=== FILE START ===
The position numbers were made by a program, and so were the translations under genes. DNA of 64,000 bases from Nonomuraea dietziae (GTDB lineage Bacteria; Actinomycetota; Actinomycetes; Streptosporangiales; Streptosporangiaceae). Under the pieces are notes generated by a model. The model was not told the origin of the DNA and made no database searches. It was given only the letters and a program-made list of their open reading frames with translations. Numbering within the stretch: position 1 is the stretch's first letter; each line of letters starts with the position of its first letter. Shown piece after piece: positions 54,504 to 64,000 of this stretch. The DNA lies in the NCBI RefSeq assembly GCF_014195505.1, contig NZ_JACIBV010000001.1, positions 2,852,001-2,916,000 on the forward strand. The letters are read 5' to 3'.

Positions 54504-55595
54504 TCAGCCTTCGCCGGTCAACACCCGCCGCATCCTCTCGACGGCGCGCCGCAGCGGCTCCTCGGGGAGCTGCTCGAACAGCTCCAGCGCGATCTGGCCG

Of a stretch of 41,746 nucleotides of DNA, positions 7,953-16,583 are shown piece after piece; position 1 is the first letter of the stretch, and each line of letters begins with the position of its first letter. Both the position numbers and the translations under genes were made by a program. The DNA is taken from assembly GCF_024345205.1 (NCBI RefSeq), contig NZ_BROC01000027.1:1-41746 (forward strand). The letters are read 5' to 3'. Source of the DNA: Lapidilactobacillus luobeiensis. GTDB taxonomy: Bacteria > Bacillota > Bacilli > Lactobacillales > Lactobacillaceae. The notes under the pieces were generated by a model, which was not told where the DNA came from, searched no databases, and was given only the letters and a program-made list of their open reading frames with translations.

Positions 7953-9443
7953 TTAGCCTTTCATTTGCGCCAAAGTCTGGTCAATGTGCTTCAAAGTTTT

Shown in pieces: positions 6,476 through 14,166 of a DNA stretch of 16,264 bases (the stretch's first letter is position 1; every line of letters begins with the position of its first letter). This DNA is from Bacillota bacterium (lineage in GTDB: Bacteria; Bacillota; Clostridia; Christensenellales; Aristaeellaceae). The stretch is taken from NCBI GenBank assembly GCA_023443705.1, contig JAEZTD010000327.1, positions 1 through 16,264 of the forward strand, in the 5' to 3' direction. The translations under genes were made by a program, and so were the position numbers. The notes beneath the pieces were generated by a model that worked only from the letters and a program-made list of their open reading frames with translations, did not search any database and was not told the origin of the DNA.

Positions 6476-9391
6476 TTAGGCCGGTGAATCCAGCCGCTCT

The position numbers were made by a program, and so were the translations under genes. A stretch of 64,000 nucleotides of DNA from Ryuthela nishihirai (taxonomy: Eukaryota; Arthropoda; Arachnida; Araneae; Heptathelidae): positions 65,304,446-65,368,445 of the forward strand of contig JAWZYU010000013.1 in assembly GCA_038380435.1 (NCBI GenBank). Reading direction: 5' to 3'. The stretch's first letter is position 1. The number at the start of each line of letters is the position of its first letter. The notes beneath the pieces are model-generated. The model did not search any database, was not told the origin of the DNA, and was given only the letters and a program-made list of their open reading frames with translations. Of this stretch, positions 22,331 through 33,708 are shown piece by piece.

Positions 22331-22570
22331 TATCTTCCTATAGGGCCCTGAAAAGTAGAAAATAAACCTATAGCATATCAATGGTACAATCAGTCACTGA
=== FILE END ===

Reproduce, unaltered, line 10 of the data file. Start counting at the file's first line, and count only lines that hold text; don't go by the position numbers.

The position numbers were made by a program, and so were the translations under genes. A stretch of 64,000 nucleotides of DNA from Ryuthela nishihirai (taxonomy: Eukaryota; Arthropoda; Arachnida; Araneae; Heptathelidae): positions 65,304,446-65,368,445 of the forward strand of contig JAWZYU010000013.1 in assembly GCA_038380435.1 (NCBI GenBank). Reading direction: 5' to 3'. The stretch's first letter is position 1. The number at the start of each line of letters is the position of its first letter. The notes beneath the pieces are model-generated. The model did not search any database, was not told the origin of the DNA, and was given only the letters and a program-made list of their open reading frames with translations. Of this stretch, positions 22,331 through 33,708 are shown piece by piece.